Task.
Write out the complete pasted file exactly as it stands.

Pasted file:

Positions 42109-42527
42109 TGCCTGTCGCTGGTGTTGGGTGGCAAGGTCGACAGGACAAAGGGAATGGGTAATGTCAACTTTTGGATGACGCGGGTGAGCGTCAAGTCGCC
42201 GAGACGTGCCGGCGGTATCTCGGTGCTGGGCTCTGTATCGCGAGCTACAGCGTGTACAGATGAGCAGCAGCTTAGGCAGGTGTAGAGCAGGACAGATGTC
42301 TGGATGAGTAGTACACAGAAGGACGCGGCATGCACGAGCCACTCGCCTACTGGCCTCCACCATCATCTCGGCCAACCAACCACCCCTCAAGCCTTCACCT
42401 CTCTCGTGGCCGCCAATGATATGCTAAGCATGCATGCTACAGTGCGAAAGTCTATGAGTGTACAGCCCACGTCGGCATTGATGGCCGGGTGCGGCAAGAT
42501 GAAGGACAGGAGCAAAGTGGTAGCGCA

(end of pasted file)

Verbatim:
Positions 42109-42527
42109 TGCCTGTCGCTGGTGTTGGGTGGCAAGGTCGACAGGACAAAGGGAATGGGTAATGTCAACTTTTGGATGACGCGGGTGAGCGTCAAGTCGCC
42201 GAGACGTGCCGGCGGTATCTCGGTGCTGGGCTCTGTATCGCGAGCTACAGCGTGTACAGATGAGCAGCAGCTTAGGCAGGTGTAGAGCAGGACAGATGTC
42301 TGGATGAGTAGTACACAGAAGGACGCGGCATGCACGAGCCACTCGCCTACTGGCCTCCACCATCATCTCGGCCAACCAACCACCCCTCAAGCCTTCACCT
42401 CTCTCGTGGCCGCCAATGATATGCTAAGCATGCATGCTACAGTGCGAAAGTCTATGAGTGTACAGCCCACGTCGGCATTGATGGCCGGGTGCGGCAAGAT
42501 GAAGGACAGGAGCAAAGTGGTAGCGCA